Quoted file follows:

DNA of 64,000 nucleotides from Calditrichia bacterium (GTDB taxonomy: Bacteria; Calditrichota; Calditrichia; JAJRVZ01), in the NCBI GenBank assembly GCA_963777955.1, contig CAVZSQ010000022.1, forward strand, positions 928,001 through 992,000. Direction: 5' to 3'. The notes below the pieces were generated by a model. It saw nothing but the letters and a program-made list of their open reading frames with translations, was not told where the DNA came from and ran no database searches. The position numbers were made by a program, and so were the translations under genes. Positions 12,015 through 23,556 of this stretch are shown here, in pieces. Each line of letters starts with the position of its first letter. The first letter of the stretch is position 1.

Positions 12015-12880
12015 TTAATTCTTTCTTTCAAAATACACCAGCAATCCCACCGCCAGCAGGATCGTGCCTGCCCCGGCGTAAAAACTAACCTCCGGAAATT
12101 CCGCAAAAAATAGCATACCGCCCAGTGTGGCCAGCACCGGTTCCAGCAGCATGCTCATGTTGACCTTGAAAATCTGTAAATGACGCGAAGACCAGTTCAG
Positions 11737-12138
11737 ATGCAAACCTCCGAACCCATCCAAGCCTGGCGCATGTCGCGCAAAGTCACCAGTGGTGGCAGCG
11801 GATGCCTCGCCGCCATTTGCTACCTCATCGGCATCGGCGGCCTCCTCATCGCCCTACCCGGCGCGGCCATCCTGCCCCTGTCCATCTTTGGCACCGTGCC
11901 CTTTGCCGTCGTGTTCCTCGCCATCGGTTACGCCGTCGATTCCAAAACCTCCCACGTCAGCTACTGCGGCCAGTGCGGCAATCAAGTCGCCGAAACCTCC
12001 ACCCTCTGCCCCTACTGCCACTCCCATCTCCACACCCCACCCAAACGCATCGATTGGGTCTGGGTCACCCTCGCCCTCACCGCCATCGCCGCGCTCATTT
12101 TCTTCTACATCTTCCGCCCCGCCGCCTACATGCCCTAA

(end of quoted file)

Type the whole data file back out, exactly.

DNA of 64,000 nucleotides from Calditrichia bacterium (GTDB taxonomy: Bacteria; Calditrichota; Calditrichia; JAJRVZ01), in the NCBI GenBank assembly GCA_963777955.1, contig CAVZSQ010000022.1, forward strand, positions 928,001 through 992,000. Direction: 5' to 3'. The notes below the pieces were generated by a model. It saw nothing but the letters and a program-made list of their open reading frames with translations, was not told where the DNA came from and ran no database searches. The position numbers were made by a program, and so were the translations under genes. Positions 12,015 through 23,556 of this stretch are shown here, in pieces. Each line of letters starts with the position of its first letter. The first letter of the stretch is position 1.

Positions 12015-12880
12015 TTAATTCTTTCTTTCAAAATACACCAGCAATCCCACCGCCAGCAGGATCGTGCCTGCCCCGGCGTAAAAACTAACCTCCGGAAATT
12101 CCGCAAAAAATAGCATACCGCCCAGTGTGGCCAGCACCGGTTCCAGCAGCATGCTCATGTTGACCTTGAAAATCTGTAAATGACGCGAAGACCAGTTCAG
Positions 11737-12138
11737 ATGCAAACCTCCGAACCCATCCAAGCCTGGCGCATGTCGCGCAAAGTCACCAGTGGTGGCAGCG
11801 GATGCCTCGCCGCCATTTGCTACCTCATCGGCATCGGCGGCCTCCTCATCGCCCTACCCGGCGCGGCCATCCTGCCCCTGTCCATCTTTGGCACCGTGCC
11901 CTTTGCCGTCGTGTTCCTCGCCATCGGTTACGCCGTCGATTCCAAAACCTCCCACGTCAGCTACTGCGGCCAGTGCGGCAATCAAGTCGCCGAAACCTCC
12001 ACCCTCTGCCCCTACTGCCACTCCCATCTCCACACCCCACCCAAACGCATCGATTGGGTCTGGGTCACCCTCGCCCTCACCGCCATCGCCGCGCTCATTT
12101 TCTTCTACATCTTCCGCCCCGCCGCCTACATGCCCTAA